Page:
The horses have a 6 day a week routine, based on two days of fitness work, 2 days of jumping, and two days of dressage. Monday’s are our day off.
You were also a personal trainer. What types of exercises would you proscribe to someone who wanted to improve their riding? I’m sure it’s not just the horse that has to be fit!
I’m really big on functional fitness. I used to love running, and hard core circuit training/F45 style, but an arthritic hip and flaring tennis elbow put an end to that! I now use specific exercises to keep my hip strong, flexible and pain free, and my elbows settled enough to ride, which is priority one.
I mix cardio (high knees, butt kicks, skipping, burpees, Med ball slams, squat jumps, etc), with squats, single leg deadlifts, kettle bell swings, single leg hip raises, back extensions, rows, planks on medballs, lots of various crunches, and a heap of yoga style balancing/flexibility stuff! I’m usually done in 40 mins – a quick game’s a good game!
Some weeks I’m competing for 5 days, so I make sure I stretch and do yoga, which gets me through the week.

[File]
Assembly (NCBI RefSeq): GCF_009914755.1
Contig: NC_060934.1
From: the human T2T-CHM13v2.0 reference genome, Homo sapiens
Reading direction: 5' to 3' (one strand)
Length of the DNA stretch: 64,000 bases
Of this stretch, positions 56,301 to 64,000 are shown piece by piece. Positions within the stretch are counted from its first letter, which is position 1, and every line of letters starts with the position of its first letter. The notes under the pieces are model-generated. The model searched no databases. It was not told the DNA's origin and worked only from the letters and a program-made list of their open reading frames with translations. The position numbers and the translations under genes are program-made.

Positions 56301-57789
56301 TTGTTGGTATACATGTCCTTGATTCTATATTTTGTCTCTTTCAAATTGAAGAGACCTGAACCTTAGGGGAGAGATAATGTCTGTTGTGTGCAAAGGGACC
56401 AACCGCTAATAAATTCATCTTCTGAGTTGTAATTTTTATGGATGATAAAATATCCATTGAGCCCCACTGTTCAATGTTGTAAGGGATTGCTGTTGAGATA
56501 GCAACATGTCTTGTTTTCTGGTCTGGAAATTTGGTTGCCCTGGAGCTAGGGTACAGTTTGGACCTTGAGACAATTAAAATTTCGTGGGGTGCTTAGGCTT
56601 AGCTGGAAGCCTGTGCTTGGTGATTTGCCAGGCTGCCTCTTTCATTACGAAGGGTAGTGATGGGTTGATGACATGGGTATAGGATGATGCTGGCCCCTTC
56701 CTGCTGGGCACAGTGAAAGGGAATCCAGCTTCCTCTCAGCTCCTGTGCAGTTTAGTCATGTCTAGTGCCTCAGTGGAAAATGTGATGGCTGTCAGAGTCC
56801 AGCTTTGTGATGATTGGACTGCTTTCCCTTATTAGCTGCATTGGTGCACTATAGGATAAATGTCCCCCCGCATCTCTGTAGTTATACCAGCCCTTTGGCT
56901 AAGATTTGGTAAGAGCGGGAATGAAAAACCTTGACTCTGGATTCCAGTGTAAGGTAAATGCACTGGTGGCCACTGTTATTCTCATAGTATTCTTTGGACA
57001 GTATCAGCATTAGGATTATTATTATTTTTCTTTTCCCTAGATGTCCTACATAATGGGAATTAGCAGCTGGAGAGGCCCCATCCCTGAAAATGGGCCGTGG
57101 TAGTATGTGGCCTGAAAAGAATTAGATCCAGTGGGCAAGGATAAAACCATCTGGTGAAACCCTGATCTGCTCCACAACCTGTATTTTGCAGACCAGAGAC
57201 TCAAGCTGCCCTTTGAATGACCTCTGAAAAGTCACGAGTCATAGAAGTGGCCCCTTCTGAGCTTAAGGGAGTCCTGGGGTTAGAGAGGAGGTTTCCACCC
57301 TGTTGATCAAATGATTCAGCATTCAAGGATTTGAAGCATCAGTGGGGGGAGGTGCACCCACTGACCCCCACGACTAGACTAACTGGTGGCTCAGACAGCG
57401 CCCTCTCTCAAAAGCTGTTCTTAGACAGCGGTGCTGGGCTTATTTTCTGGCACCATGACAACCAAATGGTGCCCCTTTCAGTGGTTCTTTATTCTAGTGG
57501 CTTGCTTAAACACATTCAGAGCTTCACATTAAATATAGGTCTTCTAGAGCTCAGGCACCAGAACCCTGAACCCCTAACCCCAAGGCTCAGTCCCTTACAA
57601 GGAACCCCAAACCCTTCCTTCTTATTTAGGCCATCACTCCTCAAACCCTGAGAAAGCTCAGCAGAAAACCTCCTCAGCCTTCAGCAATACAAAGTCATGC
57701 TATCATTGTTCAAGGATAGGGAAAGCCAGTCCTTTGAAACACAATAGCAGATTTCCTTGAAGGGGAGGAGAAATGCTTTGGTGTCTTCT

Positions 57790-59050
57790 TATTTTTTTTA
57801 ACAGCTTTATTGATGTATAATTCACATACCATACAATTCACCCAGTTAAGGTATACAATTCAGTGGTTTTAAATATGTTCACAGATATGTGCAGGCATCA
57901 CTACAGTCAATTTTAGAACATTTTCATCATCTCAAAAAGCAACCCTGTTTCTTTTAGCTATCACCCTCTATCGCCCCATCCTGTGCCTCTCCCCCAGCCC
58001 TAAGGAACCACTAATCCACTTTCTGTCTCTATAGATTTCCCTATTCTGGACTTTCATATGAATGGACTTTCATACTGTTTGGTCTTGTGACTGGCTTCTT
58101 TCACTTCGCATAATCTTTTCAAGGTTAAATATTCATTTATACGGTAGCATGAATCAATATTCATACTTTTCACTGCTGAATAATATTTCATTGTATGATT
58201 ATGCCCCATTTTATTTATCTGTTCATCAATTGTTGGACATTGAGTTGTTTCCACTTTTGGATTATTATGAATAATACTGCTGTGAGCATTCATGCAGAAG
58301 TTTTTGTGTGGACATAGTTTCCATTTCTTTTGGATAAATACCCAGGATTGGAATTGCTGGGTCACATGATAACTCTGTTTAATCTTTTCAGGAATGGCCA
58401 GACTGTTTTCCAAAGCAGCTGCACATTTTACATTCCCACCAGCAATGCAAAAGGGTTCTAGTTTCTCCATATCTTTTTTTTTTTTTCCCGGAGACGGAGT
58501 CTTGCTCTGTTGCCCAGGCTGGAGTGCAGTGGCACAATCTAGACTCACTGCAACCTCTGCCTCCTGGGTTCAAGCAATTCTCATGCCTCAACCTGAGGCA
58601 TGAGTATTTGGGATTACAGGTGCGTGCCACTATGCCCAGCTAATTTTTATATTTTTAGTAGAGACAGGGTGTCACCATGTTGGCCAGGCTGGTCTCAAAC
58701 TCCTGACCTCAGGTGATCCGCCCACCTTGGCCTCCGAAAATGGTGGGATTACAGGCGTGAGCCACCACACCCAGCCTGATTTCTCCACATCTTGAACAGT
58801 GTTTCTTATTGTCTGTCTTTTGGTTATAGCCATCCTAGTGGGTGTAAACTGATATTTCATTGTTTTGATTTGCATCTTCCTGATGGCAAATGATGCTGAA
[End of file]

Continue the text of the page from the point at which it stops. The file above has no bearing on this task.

How do you mentally prepare for a competition? Before and during an event what is your self-talk and mental imagery like?
Knowing my dressage test/jumping courses really well, visualising the course, and using apps which have visual diagrams of the test/jumps. This enables me to concentrate on quality of the execution, because plans A, B and C are learnt like second nature. I like being organised, lists written, and equipment prepared. And keeping busy before competing keeps me occupied and stops the stressing!
When I get nervous, I ask myself what I’m worried about. Then I ask what I can do about it, and what’s out of my control. I try to concentrate on the job that needs to be done, and not on the emotions that go with impending success or failure. Focusing on what I’ve been training on, for example, noting down key phrases my trainers tell me, and having a plan for the warm up. If things aren’t going well, I try not to jeopardise what I can do well, by getting frustrated by the things that aren’t going well!